Complainant’s argument that the increase in each of the subject property’s appraised values from $75,000 in 2017 to $98,000 in 2019 far exceeded the 5.49 percent increase in property values for the City of St. Louis does not support Complainant’s contention that the appraised values for 2017 and 2019 should have remained the same, $75,000. If the value for the subject properties increased 5.49 percent from the 2017 values, the value for each subject property would be $79,117.50 as of January 1, 2019, rather than Complainant’s proposed $75,000 value. Additionally, Complainant indicated that its percentage, which was determined from Exhibit F, is based on the area of the City of St. Louis rather than a more narrowed geographical area, such as the Lafayette Square area.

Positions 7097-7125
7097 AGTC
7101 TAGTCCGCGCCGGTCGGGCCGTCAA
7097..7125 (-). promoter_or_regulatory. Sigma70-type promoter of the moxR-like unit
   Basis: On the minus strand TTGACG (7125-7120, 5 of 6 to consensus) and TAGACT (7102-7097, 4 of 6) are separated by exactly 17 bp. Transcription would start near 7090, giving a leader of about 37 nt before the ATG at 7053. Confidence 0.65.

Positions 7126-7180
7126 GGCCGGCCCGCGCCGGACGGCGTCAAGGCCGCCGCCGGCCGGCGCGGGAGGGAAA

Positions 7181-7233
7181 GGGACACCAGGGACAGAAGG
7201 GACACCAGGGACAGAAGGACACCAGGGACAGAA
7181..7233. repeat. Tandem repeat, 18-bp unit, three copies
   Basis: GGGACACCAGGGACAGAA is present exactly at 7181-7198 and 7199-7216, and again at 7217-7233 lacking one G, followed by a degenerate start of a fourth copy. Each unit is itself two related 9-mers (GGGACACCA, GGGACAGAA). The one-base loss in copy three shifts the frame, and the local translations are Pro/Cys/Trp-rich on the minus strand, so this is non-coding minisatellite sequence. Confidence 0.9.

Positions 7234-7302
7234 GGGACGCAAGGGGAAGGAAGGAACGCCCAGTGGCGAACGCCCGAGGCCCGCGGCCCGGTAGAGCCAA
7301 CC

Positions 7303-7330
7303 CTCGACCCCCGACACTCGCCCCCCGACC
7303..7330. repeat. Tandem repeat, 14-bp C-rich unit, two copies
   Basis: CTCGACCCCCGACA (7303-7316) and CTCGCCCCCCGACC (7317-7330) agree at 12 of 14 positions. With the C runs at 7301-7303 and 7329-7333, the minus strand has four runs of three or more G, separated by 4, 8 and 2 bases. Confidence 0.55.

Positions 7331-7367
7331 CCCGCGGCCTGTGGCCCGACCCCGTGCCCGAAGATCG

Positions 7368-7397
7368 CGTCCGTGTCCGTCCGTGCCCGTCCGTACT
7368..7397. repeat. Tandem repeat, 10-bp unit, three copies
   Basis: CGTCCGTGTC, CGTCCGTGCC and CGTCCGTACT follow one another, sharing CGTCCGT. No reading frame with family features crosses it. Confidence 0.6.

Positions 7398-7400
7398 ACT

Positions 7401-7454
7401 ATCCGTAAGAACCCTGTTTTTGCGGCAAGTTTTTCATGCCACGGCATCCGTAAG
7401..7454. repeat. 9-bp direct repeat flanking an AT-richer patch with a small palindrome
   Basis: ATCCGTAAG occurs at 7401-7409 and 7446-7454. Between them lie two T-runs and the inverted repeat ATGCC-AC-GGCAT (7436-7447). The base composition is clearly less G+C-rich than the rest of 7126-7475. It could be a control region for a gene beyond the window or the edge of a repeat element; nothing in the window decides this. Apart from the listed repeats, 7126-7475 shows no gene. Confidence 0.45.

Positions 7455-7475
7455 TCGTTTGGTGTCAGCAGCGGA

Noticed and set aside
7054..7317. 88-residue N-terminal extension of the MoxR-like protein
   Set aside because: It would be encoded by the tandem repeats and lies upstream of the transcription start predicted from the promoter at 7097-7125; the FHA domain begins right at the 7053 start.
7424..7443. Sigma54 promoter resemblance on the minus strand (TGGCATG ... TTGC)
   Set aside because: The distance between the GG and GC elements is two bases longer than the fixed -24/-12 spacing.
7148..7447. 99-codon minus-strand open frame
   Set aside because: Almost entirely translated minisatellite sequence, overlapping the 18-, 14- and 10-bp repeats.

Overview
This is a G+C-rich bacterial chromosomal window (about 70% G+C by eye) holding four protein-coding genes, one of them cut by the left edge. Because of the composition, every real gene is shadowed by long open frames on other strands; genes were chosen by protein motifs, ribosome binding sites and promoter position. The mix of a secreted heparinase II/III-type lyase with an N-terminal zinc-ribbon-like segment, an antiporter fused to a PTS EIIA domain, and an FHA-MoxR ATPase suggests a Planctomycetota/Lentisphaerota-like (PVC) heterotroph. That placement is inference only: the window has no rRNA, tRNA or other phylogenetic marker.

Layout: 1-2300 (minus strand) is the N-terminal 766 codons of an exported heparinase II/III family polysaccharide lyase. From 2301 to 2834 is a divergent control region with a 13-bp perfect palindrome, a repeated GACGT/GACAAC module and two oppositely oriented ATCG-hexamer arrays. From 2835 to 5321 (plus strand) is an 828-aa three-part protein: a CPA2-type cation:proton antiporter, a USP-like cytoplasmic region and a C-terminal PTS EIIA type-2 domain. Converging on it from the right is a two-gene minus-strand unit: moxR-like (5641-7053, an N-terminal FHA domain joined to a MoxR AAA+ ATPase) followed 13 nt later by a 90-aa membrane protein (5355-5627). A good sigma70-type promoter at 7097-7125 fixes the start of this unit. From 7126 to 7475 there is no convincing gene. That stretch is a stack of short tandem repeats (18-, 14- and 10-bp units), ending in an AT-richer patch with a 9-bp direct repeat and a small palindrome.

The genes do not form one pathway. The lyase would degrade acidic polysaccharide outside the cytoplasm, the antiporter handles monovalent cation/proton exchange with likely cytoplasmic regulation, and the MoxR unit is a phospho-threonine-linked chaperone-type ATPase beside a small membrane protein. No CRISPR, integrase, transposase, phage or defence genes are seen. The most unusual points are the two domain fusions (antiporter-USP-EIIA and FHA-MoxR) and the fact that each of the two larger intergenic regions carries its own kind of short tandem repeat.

Further, Complainant did not utilize a generally accepted approach to value property in its analysis. For example, using the information for comparable 2, unit 104, Complainant presented Mr. Friedman’s testimony and Exhibit G in calculating the value of subject property 404 and subject property 405 as $63,875 and $58,917, respectively. In deriving these numbers, Complainant multiplied the price per square foot for unit 104 by the square footage of each of the subject properties and then subtracted $38,000, which included $20,000 for the purported cost of a new renovated kitchen, and $18,000 for the listed price for a garage space as indicated in Exhibit H. This methodology does not comply with the comparable sales approach. “The value added or lost by the presence or absence of an item in a comparable property may not equal the cost of installing or removing the item” as “[t]he market dictates the value contribution of individual components to the value of the whole.” Appraisal Inst., The Appraisal of Real Estate 420 (14th ed. 2013). Additionally, Complainant’s adjustments were made to the subject properties rather than the comparable properties. However, “[t]he comparable sales approach applies prices paid for similar properties in arms-length transactions and adjusts those prices to account for differences between the properties.” Tibbs, 599 S.W.3d at 8 (internal quotation omitted).